If you aren’t in a chair already, you may want to sit down before reading this; present American budget deficit numbers, projected at a whopping $1.8 trillion for 2009 and $1.2 trillion for 2010, both represent levels not seen since World War II.
But here’s the good news:some sources advise that this may be a good excuse to drink to your health (since we know drinking to prosperity is out of the question, for now). According to the Web site American Progress, “If a Martini is your drink, skip the Vermouth. If Whiskey’s your poison, take it straight. If you’re a teetotaler, make an exception. And if you really, really shouldn’t drink, close your eyes and take a deep breath. But, under no circumstances should you look at President Obama’s budget blueprint for the next ten years without fortification.” Whoops, if you’re seeing these numbers here for the first time, it may be too late. Sincerest apologies (at least I asked if you were sitting)!
Sunday, February 22nd, 2009
Look out, ya’ll: it appears that Kid Rock is hoping to stimulate the poor economy with a Michigan-based beer brand of his own design. Conrad Doucette of Maxim Magazine tells us “The beer will be ‘an American lager’ and will be suitable for parties, Pistons games, and BBQs all summer long. Snobby sots need not apply!” What this translates to is “Kid Rock plans to bottle a Budweiser-clone in the center of the failing auto industry capital of the world.”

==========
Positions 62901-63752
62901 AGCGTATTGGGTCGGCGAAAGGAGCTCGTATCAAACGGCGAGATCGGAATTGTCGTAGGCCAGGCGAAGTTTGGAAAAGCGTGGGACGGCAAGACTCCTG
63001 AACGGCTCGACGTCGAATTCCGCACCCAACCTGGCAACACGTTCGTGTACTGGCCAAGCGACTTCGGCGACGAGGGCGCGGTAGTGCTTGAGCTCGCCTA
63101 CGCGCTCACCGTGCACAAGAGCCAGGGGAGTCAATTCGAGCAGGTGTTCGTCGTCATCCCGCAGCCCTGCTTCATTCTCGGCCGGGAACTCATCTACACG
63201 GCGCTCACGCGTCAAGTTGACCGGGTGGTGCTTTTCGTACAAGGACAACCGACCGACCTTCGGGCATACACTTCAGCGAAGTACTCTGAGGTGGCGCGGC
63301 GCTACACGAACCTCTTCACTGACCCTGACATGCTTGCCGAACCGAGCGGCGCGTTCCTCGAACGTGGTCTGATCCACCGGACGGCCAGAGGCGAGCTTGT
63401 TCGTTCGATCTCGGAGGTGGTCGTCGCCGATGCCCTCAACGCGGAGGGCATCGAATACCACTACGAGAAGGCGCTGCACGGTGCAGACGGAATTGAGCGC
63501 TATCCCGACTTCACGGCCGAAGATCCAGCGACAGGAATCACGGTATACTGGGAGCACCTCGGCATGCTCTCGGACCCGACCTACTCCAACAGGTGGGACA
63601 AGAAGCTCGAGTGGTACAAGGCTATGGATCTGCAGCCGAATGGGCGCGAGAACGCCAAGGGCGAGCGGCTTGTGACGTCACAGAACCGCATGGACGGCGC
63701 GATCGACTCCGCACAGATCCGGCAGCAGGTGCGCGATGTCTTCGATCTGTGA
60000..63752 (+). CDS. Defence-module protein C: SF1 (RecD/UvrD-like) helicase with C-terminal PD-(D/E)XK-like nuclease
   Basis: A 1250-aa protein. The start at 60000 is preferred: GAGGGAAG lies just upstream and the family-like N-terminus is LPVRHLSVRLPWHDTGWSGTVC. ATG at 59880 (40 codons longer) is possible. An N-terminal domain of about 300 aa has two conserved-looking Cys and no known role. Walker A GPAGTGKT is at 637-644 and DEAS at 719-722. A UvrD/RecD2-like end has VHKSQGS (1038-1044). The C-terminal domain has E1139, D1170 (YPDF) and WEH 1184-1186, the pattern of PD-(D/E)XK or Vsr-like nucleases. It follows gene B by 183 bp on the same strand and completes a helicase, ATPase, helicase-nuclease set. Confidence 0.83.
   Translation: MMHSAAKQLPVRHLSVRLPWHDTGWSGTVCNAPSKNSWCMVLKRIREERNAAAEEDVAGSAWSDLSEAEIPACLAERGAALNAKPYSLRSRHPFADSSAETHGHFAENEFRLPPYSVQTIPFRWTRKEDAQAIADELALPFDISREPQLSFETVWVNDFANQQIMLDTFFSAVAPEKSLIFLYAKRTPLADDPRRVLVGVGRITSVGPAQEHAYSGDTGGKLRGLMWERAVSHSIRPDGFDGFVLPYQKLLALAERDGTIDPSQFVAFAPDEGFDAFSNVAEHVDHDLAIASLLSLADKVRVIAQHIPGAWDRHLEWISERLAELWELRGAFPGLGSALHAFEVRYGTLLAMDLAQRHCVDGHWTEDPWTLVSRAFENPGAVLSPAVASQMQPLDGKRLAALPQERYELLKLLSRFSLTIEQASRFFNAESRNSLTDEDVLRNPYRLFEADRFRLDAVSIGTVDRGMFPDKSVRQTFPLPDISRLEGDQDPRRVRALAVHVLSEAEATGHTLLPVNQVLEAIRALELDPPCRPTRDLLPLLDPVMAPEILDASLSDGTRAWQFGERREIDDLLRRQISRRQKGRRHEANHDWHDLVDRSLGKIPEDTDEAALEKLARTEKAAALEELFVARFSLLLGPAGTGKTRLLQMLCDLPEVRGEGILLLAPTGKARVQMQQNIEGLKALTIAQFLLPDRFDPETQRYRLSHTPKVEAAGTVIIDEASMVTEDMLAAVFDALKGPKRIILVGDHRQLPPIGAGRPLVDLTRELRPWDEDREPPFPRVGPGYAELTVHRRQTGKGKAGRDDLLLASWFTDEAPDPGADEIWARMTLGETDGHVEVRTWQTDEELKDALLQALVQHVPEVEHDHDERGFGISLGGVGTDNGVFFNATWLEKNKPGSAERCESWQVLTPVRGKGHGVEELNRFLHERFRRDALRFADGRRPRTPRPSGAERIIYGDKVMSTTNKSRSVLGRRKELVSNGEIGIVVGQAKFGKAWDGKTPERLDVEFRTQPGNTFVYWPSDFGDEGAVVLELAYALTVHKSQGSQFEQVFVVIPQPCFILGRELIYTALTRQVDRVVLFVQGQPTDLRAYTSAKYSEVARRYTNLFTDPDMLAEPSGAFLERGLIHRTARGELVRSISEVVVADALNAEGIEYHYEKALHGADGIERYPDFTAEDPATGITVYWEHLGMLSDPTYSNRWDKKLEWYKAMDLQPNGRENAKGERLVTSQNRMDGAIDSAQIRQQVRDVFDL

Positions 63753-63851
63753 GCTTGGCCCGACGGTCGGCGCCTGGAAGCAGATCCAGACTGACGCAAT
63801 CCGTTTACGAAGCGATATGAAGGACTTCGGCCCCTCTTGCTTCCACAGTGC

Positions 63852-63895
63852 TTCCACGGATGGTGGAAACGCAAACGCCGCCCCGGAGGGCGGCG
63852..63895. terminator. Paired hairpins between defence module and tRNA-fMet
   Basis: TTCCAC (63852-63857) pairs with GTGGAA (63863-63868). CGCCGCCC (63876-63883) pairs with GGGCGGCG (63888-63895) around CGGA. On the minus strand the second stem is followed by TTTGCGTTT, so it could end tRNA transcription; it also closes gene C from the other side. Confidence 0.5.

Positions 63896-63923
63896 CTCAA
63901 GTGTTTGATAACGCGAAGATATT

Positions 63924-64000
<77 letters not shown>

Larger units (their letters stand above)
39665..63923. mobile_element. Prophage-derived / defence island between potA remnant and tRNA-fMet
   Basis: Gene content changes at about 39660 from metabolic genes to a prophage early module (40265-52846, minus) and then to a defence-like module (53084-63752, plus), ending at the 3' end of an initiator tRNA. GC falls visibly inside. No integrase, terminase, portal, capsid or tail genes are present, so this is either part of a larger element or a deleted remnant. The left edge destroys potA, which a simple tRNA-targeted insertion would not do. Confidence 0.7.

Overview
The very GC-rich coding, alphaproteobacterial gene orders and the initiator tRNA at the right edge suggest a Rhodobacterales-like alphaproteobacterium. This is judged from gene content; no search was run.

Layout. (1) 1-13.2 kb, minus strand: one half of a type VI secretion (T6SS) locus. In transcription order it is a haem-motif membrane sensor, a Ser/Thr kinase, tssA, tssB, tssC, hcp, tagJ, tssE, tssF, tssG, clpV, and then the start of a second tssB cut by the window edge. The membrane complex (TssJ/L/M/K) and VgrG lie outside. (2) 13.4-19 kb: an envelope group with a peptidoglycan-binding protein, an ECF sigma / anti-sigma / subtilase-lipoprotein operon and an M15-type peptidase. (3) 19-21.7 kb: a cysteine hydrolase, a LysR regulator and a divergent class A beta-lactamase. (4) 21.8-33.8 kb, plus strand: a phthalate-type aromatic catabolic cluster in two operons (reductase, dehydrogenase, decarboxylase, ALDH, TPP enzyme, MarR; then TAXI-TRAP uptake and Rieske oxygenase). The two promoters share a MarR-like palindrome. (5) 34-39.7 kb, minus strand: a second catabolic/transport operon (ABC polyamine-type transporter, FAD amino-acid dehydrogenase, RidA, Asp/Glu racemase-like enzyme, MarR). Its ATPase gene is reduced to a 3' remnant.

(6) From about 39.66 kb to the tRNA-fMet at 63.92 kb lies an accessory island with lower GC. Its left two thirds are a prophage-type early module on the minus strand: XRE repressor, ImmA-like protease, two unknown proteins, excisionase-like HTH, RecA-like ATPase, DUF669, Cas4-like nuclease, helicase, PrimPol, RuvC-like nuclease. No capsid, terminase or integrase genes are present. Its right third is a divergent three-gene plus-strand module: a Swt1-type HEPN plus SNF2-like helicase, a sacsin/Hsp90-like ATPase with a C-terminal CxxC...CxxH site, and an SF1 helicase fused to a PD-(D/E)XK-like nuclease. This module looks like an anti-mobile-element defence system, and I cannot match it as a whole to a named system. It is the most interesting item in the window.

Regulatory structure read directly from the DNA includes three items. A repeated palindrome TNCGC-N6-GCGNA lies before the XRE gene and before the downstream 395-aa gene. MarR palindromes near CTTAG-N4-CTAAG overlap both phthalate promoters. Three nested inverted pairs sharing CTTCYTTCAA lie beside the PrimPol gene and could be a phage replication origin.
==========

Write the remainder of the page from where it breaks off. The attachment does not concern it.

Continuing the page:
There are both good and bad elements here. The good has to do with the help this may provide in the way of jobs in the Michigan area. The down side: it’s questionable whether any amount of rejoicing that dozens of Michiganders will be getting these jobs will outweigh the tears many of us will cry in our craft brews at the notion of a “Kid Rock brand beer.”
Wednesday, February 18th, 2009
Yesterday the New York Times featured a recipe for a cleverly-named cocktail, which they call “The Market Crash”. As much as alcohol and its particular relation to the present economic situation the world-over is discussed on this Web site, I felt that this one must be added to the cavalcade of crash-cocktails we’ll no doubt continue to enjoy for the next several months (at least). That being said, do you have a recession-themed beverage that you would like to recommend to Culture of Spirits? If so, email it to us by clicking here.
And now, on to that recipe…
Monday, February 16th, 2009
Today the Associated Press reports that liquor laws, especially those which prohibit sale of spirits on Sundays, may be repealed in an effort to boost individual state economies.